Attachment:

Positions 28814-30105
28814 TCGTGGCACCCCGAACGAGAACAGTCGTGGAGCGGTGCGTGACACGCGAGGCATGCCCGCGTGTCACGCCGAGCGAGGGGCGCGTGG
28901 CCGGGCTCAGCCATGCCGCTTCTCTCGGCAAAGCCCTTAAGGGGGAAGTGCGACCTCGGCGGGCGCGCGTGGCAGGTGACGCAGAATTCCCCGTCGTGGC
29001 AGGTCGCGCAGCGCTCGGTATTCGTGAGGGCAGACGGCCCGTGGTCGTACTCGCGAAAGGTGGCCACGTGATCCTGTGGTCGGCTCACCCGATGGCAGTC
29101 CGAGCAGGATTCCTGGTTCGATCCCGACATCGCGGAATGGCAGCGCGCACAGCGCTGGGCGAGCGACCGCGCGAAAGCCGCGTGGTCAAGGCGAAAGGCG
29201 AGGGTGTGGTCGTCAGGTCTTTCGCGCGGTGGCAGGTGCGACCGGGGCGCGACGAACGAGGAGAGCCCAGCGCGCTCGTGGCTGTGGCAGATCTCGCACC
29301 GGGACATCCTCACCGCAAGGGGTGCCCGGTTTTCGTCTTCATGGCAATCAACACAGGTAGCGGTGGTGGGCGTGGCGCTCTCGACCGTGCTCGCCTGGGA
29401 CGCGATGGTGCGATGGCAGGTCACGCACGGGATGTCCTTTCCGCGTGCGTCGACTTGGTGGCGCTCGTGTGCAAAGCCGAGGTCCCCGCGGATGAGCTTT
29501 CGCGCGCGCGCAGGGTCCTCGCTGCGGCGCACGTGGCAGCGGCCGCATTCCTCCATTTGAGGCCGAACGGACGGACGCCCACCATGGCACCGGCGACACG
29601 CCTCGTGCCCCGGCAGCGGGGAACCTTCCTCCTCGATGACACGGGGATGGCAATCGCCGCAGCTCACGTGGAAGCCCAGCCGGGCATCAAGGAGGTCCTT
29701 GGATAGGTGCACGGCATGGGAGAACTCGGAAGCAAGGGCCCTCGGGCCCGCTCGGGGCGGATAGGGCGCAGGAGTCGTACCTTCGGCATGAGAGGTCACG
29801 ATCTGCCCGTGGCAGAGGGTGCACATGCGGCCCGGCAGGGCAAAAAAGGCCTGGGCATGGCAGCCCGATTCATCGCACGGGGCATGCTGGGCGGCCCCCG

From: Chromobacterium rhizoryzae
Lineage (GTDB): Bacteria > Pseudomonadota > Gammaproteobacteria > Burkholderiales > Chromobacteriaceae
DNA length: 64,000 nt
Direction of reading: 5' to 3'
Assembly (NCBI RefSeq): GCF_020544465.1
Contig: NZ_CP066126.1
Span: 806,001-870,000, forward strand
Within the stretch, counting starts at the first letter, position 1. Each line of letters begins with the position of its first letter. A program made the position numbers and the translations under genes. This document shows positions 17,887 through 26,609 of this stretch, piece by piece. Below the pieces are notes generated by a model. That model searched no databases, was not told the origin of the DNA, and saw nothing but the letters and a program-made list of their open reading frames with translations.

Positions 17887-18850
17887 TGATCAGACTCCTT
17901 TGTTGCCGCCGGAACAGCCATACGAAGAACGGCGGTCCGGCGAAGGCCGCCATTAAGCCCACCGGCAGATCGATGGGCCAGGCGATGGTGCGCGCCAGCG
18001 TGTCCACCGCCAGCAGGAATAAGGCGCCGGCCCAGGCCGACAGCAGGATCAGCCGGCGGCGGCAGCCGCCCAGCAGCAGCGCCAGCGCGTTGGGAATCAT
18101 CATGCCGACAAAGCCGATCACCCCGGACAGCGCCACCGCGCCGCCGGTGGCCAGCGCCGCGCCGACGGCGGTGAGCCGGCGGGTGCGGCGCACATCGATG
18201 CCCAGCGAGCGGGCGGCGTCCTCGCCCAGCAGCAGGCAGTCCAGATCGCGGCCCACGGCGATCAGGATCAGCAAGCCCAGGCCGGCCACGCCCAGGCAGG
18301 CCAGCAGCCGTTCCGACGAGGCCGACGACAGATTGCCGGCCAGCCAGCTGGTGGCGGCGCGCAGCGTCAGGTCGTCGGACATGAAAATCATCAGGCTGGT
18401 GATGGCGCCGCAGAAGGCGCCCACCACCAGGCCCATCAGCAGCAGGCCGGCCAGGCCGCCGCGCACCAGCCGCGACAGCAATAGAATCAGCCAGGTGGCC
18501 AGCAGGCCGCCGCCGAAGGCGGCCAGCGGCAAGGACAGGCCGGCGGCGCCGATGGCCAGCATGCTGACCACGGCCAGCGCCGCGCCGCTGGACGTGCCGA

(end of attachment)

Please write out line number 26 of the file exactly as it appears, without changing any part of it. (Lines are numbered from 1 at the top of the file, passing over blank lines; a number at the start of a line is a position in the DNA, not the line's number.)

18201 CCCAGCGAGCGGGCGGCGTCCTCGCCCAGCAGCAGGCAGTCCAGATCGCGGCCCACGGCGATCAGGATCAGCAAGCCCAGGCCGGCCACGCCCAGGCAGG